In order to have any chance of reaching internationally agreed, science-based targets to avoid dangerous global warming, transport-related emissions need to stop rising almost immediately—and must fall by several percentage points each year for the next few decades. Public transport can make a vital contribution to achieving this goal, but realizing its potential will require a radical shift in policy.
Championed by unions, the term “Just Transition” has gained a firm foothold in the global policy discourse. But what do unions mean by Just Transition and how can it be achieved? How can worker-focused concerns become integrated into a broad program for social change that can address the need for a socio-ecological transformation?
In this ninth TUED working paper, authors Sean Sweeney and John Treat document the recent claims of the optimistic, “green growth” narrative; examine the evidence frequently used to legitimize and sustain it; and then consider this evidence in context of the broader trends in the global energy system, drawing on a range of major recent data sources. What the paper’s analysis shows is that, unfortunately, the world is not “moving away from fossil fuels”; far from it. The recent “we are winning” optimism is misplaced, misleading, and disarming. It must therefore be rejected, and replaced with a more sober perspective that draws hope and confidence not from a selective and self-deceiving interpretation of the data, but from the rising global movement for climate justice and energy democracy, armed with clear programmatic goals and a firm commitment to achieve them.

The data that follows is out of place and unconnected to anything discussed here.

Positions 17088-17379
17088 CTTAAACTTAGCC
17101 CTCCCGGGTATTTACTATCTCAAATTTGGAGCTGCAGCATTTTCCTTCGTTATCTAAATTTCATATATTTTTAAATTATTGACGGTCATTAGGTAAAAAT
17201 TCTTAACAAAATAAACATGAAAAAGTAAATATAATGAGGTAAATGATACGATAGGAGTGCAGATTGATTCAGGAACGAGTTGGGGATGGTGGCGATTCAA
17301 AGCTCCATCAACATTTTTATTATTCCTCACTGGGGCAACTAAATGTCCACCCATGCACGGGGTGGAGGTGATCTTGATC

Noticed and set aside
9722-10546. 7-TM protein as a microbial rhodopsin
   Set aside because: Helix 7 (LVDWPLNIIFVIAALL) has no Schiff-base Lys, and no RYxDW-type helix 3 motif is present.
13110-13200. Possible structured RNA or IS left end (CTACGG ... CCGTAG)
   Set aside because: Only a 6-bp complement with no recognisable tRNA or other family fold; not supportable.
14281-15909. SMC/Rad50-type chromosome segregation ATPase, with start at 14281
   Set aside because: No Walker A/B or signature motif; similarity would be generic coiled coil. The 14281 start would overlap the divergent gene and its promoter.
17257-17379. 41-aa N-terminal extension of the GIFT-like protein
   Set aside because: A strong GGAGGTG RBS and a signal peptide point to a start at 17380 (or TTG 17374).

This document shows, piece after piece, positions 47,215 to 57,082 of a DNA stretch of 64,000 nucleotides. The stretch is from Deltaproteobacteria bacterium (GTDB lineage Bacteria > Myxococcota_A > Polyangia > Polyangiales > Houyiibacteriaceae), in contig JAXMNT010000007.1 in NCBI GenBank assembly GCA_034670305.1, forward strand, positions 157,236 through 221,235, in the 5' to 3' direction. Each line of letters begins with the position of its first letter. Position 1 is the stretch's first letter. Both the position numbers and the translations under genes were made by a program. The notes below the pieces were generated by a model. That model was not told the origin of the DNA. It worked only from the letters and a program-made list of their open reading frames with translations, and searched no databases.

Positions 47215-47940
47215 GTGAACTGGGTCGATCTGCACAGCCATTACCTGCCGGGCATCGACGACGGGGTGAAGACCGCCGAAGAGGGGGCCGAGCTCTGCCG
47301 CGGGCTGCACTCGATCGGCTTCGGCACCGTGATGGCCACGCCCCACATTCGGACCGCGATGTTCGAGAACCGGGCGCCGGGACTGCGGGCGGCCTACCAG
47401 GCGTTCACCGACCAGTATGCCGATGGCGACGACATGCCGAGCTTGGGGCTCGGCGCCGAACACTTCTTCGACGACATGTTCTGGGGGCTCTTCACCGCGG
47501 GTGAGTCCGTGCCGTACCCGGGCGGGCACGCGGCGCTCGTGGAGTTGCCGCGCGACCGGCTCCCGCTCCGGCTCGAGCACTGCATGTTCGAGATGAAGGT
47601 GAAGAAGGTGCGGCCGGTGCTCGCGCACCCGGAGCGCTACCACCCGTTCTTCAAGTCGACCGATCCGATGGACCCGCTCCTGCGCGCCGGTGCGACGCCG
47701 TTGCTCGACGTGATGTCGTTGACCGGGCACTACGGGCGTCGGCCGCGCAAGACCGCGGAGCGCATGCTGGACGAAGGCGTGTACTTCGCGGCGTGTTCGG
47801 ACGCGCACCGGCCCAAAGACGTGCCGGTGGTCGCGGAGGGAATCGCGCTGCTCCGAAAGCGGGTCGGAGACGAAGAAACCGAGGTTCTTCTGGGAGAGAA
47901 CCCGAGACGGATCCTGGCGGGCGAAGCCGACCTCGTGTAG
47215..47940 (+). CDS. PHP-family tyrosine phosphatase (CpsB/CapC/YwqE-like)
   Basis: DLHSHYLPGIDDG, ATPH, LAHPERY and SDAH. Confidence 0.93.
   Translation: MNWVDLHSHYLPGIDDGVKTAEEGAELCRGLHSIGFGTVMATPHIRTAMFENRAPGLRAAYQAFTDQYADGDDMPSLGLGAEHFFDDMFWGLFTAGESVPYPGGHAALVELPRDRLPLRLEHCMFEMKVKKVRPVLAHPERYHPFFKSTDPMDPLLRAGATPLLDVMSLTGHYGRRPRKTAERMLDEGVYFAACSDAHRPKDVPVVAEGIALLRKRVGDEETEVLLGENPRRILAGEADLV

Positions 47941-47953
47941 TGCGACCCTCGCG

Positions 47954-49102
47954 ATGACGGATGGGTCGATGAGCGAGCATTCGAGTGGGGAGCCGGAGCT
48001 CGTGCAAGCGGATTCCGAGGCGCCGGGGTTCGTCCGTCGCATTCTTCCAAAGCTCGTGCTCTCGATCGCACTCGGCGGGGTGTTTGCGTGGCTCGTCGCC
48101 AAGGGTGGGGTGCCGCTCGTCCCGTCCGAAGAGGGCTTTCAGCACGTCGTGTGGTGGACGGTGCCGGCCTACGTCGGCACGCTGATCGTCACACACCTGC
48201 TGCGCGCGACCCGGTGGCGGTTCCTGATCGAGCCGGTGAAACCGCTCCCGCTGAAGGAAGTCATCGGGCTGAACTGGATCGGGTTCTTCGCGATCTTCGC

In India as elsewhere, the need to transition to a new kind of energy system opens up the opportunity to remake society in a manner that promotes democracy and social justice. But it also creates the risk that the “common sustenance of humanity” will be captured by private interests rather than be deployed for the public good. Which path we go down will depend on the organizational and political strength of working people. In this paper, the authors provide a clear-eyed analysis of the policies that unions and their allies can rally behind in order to ensure a truly just transition.
This paper has been written to help unions representing workers in all sectors get a clear sense of what is presently happening in terms of the health impact of fossil fuel use and what could also happen if present patterns in energy use continue into the future. The data are presented in a way that unions can use to more effectively advocate both for their members and the broader public.